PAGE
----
I strongly recommend instead "With Winning in Mind: The Mental Management System." This book provides a step by step process for developing mental toughness and getting into and staying in the zone. While it also fails to provide references or evidence based on scientific studies, at least this book is written by a Gold and Silver Medalist. Whatever mind tricks an Olympian uses are worth reading about.

There's only two types of non fiction books worth reading. Those that present scientific information with references, and those that present expert opinions from accomplished experts. Finding Your Zone is neither. I can only assume all the positive reviews this book has received is from the author's friends.

Feel free to ignore this review and buy my copy.
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on July 29, 2015
 "The Zone is the ability to perform at your highest level in whatever domain in life. It is not a phenomenon exclusive to sports; it exists in every endeavor in which men and women apply themselves. But most people who achieve this higher consciousness and intense level of engagement get to this state of mind by accident. And this is why so many of us assume there's something magical about being in the Zone. . . .

Through a lifetime of study, scientific research, and one-on-one work with athletes, I have repeatedly observed ten essential characteristics that the world's greatest athletes possess that not only enable them to perform at an optimal level but also allow them to transcend the distractions and everyday challenges that can potentially hinder their performance. Based on both my scientific research and personal experience, these components form both the basis of this book and the platform from which you can develop the mental acuity, the emotional power, and the skills that will help you improve your performance in whichever sphere of life you choose."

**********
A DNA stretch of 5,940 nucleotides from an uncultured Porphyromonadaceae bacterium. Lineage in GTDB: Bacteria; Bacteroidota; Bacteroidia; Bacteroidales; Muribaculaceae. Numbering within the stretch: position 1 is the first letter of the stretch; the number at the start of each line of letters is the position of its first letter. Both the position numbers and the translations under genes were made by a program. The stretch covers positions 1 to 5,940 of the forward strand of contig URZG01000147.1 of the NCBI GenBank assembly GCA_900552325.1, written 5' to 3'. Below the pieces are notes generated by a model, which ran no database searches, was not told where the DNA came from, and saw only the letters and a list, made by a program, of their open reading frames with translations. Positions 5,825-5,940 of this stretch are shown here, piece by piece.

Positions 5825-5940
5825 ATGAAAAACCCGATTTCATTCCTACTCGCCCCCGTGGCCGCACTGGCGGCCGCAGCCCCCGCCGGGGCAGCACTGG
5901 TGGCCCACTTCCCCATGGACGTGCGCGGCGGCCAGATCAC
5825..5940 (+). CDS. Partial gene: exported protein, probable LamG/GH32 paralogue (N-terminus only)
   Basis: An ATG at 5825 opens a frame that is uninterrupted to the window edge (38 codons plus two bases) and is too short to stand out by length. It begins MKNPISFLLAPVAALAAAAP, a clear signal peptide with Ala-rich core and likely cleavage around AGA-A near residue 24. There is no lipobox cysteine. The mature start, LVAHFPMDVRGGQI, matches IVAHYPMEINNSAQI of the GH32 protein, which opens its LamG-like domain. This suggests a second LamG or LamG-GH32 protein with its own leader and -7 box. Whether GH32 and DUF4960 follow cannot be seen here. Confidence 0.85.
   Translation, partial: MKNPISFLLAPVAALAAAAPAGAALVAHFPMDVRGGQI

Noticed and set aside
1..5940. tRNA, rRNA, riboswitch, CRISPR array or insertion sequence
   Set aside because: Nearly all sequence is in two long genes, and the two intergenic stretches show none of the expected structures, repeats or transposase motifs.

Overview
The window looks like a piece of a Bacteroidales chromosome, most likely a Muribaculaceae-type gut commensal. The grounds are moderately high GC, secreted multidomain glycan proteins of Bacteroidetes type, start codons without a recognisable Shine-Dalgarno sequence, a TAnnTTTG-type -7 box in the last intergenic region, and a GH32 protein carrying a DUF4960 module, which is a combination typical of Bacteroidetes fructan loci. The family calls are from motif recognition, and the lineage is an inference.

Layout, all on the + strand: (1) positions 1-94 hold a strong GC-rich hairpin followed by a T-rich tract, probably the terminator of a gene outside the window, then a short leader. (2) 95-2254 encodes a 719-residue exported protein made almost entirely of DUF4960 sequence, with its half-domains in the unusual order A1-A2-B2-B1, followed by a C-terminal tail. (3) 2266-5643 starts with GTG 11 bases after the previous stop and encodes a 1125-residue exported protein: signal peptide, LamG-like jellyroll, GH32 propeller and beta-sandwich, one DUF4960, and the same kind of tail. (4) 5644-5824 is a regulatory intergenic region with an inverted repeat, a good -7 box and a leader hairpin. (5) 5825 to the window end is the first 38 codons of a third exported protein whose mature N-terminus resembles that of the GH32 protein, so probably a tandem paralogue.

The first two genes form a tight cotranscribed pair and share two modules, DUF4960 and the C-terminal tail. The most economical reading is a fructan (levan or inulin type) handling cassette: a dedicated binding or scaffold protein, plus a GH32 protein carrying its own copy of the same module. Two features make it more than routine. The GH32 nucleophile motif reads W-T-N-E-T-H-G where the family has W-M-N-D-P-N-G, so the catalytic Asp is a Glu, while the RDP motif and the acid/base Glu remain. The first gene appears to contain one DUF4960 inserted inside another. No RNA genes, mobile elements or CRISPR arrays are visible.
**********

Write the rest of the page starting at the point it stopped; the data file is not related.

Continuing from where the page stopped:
~ Michael Lardon, M.D. from Finding Your Zone

The Zone.

Sure would be nice to find it more often, eh?

That's exactly what Michael Lardon, M.D. helps us do with this great little book. Dr. Lardon is a sports psychologist and Professor at the University of California San Diego. He's spent his life studying peak performance and what enables athletes to get into the Zone.

His scientific research and work with well-known PGA, NFL and Olympic athletes led him to the ten core lessons for achieving peak performance in sports and life he covers in this book. Great stuff. Let's take a quick look at some of my favorite Big Ideas--starting with defining the Zone.

Some Big Ideas from the book:

1. What is the Zone? - The core components.
2. The Ten Lessons - For peak performance.
3. Two Scorecards - Process + results.
4. Stop Comparing Yourself - And quit unplugging.
5. Motivation - Keep it pure.

Here's to bridging that gap and living in the Zone of our potential!

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on January 2, 2013
There are many good books on the mental game, and this is one of them. The author is a psychiatrist, but in this case he is no mere academic. He was a national caliber table tennis player in his youth, and has spent many years coaching athletes, esp on the PGA tour, on how to improve their mental game. What I really like is the emphasis on hard work, preparation and improving your motivation. There are no gimmicks, pat answers or simplistic formulas for getting into the zone as the author defines it. I don't find much appeal in his emphasis on trying to analyze and even direct your own dreams ( literally dreams that you dream when asleep, not dreams as in what you hope for). But this part of the text is the only place where he doesn't hit the nail on the head, and anyone who works through this and applies it will see not only their sports performance improve, but hopefully also will see their life in general also improve, as he emphasizes applying his principles in everyday life as well. As I said, this is one of the good books on the mental game, but I think that the author's extremely realistic and practical advice sets it apart from others I have read or browsed. And that you can apply it to your daily life is a bonus of the best sort!